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The Cult of the Amateur: How Today's Internet Is Killing Our Culture

2.82  ·  Rating details ·  1,068 ratings  ·  237 reviews

Amateur hour has arrived, and the audience is running the show

In a hard-hitting and provocative polemic, Silicon Valley insider and pundit Andrew Keen exposes the grave consequences of today’s new participatory Web 2.0 and reveals how it threatens our values, economy, and ultimately the very innovation and creativity that forms the fabric of American achievement.


Hardcover, 240 pages
Published June 5th 2007 by Currency (first published 2007)
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Average rating 2.82  · 
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 ·  1,068 ratings  ·  237 reviews

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Let me start by saying that I opened this book with a totally open mind. Seriously! I too think that blogs, MySpace, and YouTube are doing horrible things to our culture in this country, so I though I was going to be the choir this guy was preaching to.

Not so.

And let me say, too, that the reason this is two stars and not one (and actually was almost three) is that it really made me mad, and really made me think, which is no small feat. Plus it got me into several (loud) arguments w
Lon Harris
Feb 21, 2008 rated it it was ok
Keen gets off to a dazzlingly bad start, misstating the concept of Google search on Page 6.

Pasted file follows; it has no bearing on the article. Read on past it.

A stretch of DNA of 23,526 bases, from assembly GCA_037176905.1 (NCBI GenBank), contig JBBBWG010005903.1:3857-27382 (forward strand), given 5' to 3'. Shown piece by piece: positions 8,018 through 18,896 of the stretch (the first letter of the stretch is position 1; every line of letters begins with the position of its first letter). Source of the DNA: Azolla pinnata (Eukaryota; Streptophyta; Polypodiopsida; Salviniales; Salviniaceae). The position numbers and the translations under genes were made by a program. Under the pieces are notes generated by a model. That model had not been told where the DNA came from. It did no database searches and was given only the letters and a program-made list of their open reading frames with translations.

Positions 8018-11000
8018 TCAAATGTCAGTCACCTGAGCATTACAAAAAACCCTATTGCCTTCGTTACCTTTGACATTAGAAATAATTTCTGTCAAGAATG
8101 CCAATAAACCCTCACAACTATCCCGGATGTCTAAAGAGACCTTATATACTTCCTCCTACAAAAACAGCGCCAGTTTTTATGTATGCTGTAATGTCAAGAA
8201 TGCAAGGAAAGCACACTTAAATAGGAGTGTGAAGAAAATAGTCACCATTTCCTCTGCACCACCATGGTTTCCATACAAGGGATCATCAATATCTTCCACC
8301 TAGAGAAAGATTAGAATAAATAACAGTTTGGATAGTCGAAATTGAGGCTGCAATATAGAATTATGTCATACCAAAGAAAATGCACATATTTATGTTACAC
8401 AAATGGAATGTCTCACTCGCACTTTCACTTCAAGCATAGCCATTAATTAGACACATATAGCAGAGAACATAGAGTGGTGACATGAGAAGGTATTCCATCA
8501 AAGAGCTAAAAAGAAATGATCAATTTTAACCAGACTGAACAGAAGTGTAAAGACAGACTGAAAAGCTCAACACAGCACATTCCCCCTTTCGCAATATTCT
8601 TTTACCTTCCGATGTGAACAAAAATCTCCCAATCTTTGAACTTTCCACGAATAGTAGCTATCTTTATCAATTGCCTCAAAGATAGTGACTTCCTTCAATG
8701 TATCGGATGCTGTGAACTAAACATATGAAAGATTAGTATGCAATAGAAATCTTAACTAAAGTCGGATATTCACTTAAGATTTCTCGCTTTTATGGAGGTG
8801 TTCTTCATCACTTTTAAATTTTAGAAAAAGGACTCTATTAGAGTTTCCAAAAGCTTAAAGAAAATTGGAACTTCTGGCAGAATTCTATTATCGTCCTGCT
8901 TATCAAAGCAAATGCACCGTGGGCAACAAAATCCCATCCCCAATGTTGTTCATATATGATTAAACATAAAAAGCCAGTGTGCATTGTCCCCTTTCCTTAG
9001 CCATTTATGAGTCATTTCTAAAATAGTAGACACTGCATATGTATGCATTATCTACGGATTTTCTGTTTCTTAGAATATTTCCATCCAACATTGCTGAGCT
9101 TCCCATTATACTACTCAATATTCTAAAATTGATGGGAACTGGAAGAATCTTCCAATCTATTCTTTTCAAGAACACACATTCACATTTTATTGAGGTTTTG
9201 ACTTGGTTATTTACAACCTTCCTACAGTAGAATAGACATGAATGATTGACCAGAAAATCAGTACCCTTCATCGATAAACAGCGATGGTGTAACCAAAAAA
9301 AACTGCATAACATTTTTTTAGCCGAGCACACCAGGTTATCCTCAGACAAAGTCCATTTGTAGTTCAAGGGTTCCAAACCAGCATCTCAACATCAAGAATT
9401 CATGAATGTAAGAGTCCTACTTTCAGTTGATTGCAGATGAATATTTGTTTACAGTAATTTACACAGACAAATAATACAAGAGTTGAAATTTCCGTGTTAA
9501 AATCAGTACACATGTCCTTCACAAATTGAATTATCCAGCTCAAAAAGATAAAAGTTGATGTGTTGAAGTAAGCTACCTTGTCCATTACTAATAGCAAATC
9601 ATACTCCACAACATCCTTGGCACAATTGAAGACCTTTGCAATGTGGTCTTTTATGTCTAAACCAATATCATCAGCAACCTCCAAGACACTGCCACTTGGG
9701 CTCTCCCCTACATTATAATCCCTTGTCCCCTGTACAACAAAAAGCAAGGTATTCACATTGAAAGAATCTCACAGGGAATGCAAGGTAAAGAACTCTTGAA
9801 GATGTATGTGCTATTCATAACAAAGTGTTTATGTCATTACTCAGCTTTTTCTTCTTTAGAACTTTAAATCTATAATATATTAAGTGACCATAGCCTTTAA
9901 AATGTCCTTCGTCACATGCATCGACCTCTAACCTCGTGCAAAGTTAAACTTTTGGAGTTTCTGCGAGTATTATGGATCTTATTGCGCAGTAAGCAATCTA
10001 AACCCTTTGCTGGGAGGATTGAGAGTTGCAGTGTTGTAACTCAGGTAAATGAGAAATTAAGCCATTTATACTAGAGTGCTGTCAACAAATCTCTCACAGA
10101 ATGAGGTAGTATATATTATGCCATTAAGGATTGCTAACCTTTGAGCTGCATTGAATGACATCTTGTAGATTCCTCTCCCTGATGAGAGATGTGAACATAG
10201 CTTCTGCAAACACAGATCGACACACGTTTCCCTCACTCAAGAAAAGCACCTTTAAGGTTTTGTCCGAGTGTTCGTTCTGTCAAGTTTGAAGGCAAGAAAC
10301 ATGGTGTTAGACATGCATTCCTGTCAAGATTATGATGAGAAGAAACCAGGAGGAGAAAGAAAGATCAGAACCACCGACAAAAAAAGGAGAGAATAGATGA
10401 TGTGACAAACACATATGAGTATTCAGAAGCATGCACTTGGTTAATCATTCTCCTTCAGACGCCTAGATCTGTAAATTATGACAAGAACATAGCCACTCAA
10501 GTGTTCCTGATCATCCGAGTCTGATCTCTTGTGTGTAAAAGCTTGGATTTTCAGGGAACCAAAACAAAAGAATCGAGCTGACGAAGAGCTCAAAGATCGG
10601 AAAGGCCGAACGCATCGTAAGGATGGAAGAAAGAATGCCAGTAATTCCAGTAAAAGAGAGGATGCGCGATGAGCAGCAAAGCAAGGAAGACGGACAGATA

"The logic of Google's search engine...reflects the "wisdom" of the crowd. The search engine is an aggregation of the ninety million questions we collectively ask Google each day; in other words, it just tells us what we already know."

Is this intentionally dense? I mean, yes, Google uses the experiences others have had in some ways to create your new experience when you enter a sear
Aug 30, 2007 rated it did not like it
Shelves: 2007, society
In a nutshell, the book comes close to making some valid points, but treats them so frivolously and superficially that by the end of the last chapter you feel like you've just spent an hour listening to your great-grandma's best friend Eileen talk about how much her corns are bothering .

Throughout the book, Keen lacks any sense of historical context. You feel like he believes that nothing happened in popular culture prior to 1990. He blames the internet for television's audience frag
Feb 10, 2008 rated it liked it
Shelves: digital-economy
If you tend to get pulled into discussions about the pros and cons of social media, Andrew Keen’s “The cult of the amateur” is a good book to get you all fired up. It is full of holes, plenty of hyperbole, and comes across as an angry dissertation by someone who wanted to get things off his chest in a hurry. But that’s precisely why it’s important to check it out.

These are the kind of arguments someone in the room will bring up when debating whether comments ought to be moderated, or
Feb 23, 2008 rated it did not like it
Recommends it for: people who get inspired when they're pissed off.
It's been a very long time since I've read a book so in opposition to most of my core values regarding creativity and expression. From page one and on almost every page following, I've found things that offend me. This book avoided a no-star rating only because the writer has inspired me to be more committed to my views on independent creative endeavors.